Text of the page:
‘Millionaire’ Director Rolls Eastern Romance at the Pace of Mind

    Slumdog Millionaire
    {grate 4.5}
    Starring Madhur Mittal, Dev Patel, Freida Pinto
    Directed by Danny Boyle, Loveleen Tandan
    Rated R

    Avibrant projection of Western fable onto Eastern landscape, “Slumdog Millionaire” paws at the groundwork of a rags-to-rajah melodrama with the dogged intent to uproot Hollywood’s narrative conventions. Starry-eyed orphan Jamal Malik (Dev Patel) ventures onto India’s wildly popular rendition of “Who Wants to Be a Millionaire?” and, one question away from total domination and 20 million rupees, harnesses the show’s publicity to reconnect with his lost childhood love.

    The opening scene — 18-year-old Jamal stepping onto the show’s set with interpolated images of his torture — guts the happy-go-lucky aesthetic of the game show’s premise. Asking “what the hell [can] a slumdog possibly know,” the police (led by Irrfan Khan of “The Namesake”) accuse Jamal of fraud. A vulnerability belies his resolution as Jamal defends his innocence and explains, by regressing to abject childhood, exactly how he knows the answers.

    Thrusting the frame into the present and snapping it back to the past, the film’s abandonment of linear time elicits thrilling whiplash — a kind of enigma that reflects director Danny Boyle’s own character.

    “The story’s obviously built on memories, and you’d normally call them flashbacks, but they’re not written like flashbacks,” he said. “It just goes back and forwards freely. You just accept it as all being now, and that’s how memories are like — how they roll through your brain.”

    Joie de vivre arises from hellish ghettos (so goes the film’s mantra), but at a heavy cost. Within the labyrinth of corrugated tin rooftops and the stupor of intoxicating smog develops Jamal’s rift with his corrupt older brother, Salim (Madhur Mittal). What ensues is the emergence of an Eastern Cain-and-Abel story, and Boyle readily admits “a lot of the Bollywood storytelling is based on absolute classic storytelling techniques.”

    Captivated by Jamal is his burgeoning infatuation with orphan-turned-concubine Latika (Freida Pinto). Jamal has always been adamant (as a 7-year-old, he caked himself in poo for an autograph) and his passion for Latika compels him to brave the capitalist snares of modern Mumbai on the televised show so that she may see him.

    In their deft transposition of Vikas Swarup’s novel “Q & A,” Boyle and screenwriter Simon Beaufoy whisk together a blend of juxtaposed themes, seasoned with humor — commercial wealth, darkened by poverty and tainted by sexual abuse. In maintaining the Eastern motif, they appeal to a yin-yang philosophy.

    At once panning across the game show’s dark, minimalist set, the kinetics of documentary-style camerawork then accelerate to capture teeming Mumbai alleyways. Boyle effectively becomes our tour guide as we scope, for the price of a theater ticket, the visually stunning and sonically mesmerizing Indian landscape — tacky tourist sites and all.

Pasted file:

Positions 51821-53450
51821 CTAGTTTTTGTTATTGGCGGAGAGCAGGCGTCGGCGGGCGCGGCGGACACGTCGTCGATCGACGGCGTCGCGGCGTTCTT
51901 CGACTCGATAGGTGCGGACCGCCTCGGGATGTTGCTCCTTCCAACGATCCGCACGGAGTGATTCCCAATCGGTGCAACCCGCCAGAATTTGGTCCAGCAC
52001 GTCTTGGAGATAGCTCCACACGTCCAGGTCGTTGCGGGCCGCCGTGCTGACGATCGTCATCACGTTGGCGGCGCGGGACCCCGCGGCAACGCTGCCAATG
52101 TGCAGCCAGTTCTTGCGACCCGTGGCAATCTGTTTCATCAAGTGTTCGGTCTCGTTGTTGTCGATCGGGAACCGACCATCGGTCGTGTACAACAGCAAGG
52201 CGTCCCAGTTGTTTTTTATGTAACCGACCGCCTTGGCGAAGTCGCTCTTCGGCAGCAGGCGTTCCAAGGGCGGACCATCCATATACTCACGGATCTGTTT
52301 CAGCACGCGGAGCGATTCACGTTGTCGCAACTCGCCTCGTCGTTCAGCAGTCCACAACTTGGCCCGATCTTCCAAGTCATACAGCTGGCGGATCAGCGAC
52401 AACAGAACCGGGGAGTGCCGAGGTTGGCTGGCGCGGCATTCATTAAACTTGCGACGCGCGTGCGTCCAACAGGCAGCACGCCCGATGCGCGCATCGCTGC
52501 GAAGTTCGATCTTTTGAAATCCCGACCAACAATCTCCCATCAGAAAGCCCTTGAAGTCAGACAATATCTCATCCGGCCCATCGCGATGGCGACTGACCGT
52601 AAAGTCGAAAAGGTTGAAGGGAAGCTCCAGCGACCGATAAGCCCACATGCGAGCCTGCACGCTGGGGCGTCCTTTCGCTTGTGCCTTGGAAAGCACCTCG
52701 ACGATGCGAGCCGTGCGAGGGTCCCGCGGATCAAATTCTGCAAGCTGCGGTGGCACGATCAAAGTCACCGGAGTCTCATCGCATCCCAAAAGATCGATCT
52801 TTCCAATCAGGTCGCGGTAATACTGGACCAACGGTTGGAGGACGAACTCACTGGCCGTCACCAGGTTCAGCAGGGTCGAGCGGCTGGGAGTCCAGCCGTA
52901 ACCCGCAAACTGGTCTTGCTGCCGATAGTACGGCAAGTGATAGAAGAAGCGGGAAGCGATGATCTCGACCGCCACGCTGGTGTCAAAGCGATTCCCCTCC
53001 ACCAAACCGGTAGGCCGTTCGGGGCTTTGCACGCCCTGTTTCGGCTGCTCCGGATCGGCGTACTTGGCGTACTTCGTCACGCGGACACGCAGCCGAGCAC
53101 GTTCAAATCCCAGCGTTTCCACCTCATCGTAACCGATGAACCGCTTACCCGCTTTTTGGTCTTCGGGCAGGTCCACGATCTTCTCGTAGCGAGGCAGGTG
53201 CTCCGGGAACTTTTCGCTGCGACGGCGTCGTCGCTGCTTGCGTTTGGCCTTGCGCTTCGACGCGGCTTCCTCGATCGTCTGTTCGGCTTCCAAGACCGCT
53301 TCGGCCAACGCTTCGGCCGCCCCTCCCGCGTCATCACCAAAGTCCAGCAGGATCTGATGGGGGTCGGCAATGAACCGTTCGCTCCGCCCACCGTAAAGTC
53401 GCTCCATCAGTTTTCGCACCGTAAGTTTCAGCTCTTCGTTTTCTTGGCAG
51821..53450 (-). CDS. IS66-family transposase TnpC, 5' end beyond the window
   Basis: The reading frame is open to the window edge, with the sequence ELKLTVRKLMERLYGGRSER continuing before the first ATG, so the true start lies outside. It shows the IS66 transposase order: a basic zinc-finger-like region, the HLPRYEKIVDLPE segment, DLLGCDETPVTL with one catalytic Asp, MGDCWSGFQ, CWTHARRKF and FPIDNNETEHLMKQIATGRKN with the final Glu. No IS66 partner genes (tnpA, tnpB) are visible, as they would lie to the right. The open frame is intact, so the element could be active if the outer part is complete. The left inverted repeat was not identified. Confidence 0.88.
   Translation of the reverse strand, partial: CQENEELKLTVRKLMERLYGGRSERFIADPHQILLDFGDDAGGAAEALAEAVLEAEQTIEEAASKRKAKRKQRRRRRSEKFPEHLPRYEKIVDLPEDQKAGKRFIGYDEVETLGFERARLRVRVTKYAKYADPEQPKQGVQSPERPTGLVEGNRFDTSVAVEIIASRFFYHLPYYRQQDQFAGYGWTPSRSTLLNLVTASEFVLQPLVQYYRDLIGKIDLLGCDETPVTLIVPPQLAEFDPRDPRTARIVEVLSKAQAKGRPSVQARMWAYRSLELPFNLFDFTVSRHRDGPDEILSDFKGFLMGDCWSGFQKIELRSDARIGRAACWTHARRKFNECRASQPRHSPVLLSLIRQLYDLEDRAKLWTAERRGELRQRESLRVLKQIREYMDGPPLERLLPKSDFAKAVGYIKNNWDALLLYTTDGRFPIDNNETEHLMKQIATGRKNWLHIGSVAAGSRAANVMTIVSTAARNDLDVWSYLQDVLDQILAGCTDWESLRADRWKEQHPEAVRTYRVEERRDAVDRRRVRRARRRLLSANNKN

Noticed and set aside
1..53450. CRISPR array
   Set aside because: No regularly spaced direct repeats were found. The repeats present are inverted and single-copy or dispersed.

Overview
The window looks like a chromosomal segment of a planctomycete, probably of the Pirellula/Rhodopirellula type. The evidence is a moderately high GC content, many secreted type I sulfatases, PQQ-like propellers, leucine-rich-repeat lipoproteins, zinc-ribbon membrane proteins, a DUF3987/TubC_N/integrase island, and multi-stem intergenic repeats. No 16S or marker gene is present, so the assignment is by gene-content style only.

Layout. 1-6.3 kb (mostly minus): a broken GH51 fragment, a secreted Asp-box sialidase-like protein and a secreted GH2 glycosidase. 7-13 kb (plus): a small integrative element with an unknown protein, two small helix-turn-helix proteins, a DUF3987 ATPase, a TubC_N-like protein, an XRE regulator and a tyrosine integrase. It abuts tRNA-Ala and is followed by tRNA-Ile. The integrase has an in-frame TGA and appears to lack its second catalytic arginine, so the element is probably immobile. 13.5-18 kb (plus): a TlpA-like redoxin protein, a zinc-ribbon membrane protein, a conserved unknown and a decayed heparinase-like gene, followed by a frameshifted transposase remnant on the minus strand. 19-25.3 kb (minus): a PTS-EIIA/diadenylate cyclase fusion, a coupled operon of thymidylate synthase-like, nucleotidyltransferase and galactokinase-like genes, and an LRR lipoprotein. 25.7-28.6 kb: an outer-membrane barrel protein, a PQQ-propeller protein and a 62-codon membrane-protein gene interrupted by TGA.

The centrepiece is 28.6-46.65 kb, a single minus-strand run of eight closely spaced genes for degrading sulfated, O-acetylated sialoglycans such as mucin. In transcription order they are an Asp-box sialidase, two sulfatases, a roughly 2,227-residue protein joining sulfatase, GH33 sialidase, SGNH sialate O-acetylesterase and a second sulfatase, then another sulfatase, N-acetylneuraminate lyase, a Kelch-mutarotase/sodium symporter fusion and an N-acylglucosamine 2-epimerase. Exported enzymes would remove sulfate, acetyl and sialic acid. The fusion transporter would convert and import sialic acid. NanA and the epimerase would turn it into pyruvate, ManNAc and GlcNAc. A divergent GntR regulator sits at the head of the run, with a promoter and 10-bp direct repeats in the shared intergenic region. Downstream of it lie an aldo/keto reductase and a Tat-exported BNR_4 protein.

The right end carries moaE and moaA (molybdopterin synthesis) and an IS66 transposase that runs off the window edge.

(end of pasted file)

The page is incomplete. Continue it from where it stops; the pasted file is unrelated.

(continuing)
A.R. Rahman’s electronic soundtrack blends Euro-house with traditional Indian strings, similarly multi-linking the foreign kaleidoscope of colored garb and panorama of skyscrapers.
    “India’s a very romantic place,” said Boyle of his filming environment and its people. “Ironically, given the poverty, it’s a very passionate place. You can say that technically [people in India’s slums] are poor, but they don’t feel poor. They’re aspirational. They’re very community-organized. They look after each other.”

    In filming on location over three months with only $13 million, Boyle relinquishes the usual epicenter of his craft: control.

    “The sense of movement [in India’s population] creates and the change, the constant change, is enormous,” he said. “You have to respond to reality, rather than going with a rigid idea for a film.”

    And respond he did. Discovering that native child actors lacked English-speaking skills induced rewriting the first third of the film’s script and shooting it in Hindi with the addition of subtitles.

    Two-thirds into the film, however, “Slumdog” finds itself entangled in the puppy pound of cliche love, as deus ex machina belittles Jamal and Latika’s otherwise volatile relationship to that of familiar star-crossed lovers. Perhaps the abandonment of its brilliant child actors, free of inhibition, furthers the film’s plight. In older age, Latika supposedly adopts a rigid exoskeleton, hardened by childhood adversities, but Pinto proves little more than a pretty face and damsel in distress.

    Meanwhile, Jamal is an atypical hero, physically lanky and reticent in his personality. His vulnerability renders his character all the more palpable and reflects the authenticity Boyle chases.

    “The mission was to [make the film] as subjectively as possible,” Boyle said. “And I figured the only way you could really do it was to just throw people in there. Make it on the streets — as real as possible. Don’t try to organize it or control it too much because it’ll look like you are manipulating it … You’ve always got to try to see it from inside the characters rather than bring a lot of your Western baggage with it.”

    A mixed breed of Dickensian plotlines and Bollywood glamour, “Slumdog Millionaire” translates the addiction of America’s beloved game show into the tension of an Easterner’s coming of age. How so? It walks tactfully on a tightrope above age-old storytelling, wobbling only in the end. Pulled on one side by escapist tendencies and on other with unsympathetic realism, it strides gracefully from one genre to the next. Final answer.

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